News Analysis

Tuesday 2 September 2014

Parties face divisive split if it comes to Dail vote

Published 16/11/2012 | 17:00

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Allowing abortion in limited circumstances, where there is a threat to the life of the mother, appears to be on the way to be regulated in the near future following the Savita tragedy.

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How the Government gets there is the big question – especially without a vote in the Dail.

Whatever way it's done, if TDs have to push a button in the Dail chamber on the matter, there will be a divisive split.

"A Dail vote would be nearly worse than a referendum," a veteran party figure observed.

Differing views exist in both Fine Gael and the Labour Party on abortion.

Legislating for the X Case is a bare minimum for Labour and there are many in the party for whom this is quite a compromise position. Although Labour is categorised as pro-choice, not everybody is of this view.

Nonetheless, the party has an official position: legislate for X.

Fine Gael has an even broader church. Taoiseach Enda Kenny is viewed as moderately pro-life, but not fanatical and would favour interventions to protect the life of the mother.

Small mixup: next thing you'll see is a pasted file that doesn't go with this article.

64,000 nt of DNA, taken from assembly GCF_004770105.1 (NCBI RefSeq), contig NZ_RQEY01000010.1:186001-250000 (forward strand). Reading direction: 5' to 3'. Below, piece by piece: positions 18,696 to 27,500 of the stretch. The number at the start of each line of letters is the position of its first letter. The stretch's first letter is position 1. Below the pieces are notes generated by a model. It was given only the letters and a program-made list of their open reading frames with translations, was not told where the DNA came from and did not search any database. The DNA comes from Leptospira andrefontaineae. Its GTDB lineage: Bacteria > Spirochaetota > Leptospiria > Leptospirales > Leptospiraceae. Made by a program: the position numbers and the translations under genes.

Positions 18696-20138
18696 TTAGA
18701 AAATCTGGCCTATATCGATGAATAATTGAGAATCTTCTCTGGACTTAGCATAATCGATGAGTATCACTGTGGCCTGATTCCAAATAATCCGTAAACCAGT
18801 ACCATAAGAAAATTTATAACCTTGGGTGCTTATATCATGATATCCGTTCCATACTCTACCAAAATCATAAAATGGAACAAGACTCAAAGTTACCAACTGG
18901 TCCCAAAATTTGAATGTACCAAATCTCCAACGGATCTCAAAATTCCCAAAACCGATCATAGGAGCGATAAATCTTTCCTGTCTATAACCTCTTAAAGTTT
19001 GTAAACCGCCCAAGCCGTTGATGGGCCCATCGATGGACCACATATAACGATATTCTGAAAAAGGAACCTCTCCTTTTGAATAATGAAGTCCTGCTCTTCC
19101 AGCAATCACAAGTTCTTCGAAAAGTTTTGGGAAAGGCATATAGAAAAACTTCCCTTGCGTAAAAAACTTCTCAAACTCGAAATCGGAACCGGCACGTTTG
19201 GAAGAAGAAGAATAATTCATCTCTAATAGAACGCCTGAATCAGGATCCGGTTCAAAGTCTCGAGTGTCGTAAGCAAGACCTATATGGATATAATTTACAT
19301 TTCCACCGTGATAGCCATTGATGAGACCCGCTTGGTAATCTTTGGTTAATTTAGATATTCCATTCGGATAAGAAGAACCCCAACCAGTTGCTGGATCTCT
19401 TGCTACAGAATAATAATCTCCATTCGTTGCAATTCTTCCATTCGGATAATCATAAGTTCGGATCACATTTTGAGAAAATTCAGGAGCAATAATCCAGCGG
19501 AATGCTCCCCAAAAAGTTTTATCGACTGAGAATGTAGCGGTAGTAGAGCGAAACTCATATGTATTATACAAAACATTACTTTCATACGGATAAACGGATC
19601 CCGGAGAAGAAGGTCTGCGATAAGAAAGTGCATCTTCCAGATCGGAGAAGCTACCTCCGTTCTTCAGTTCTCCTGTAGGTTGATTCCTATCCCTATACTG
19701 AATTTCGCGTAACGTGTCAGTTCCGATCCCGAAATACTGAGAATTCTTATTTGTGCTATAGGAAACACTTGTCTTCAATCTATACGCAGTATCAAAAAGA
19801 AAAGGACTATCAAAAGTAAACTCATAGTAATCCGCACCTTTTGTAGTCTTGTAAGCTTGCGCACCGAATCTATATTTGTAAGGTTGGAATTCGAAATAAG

Again though, when it comes to actually doing anything to put this on a legal footing, he wouldn't be overly enthusiastic.

Like many of his older colleagues, he has been there for the debates of the 1980s, 1990s and 2000s and doesn't have fond memories. Veteran TDs are not in favour of knee-jerk reactions.

What happened this week is a new generation of Fine Gael TDs suddenly had the issue personalised in Savita Halappanavar.

Rather than closing the door to even debating the issue, they want the options examined.

First-time TDs, who were only children or teens at the time of the X Case, saw a name and a face attached to the problem and realised they didn't want to see their wife, sister or girlfriend in the same situation.

"A huge number of our party members are under the age of 35 or 40. They don't even remember the X Case. They see it in a different light now compared to what they did," a minister said.

But the different light doesn't mean many of them want to actually vote on it.

Irish Independent

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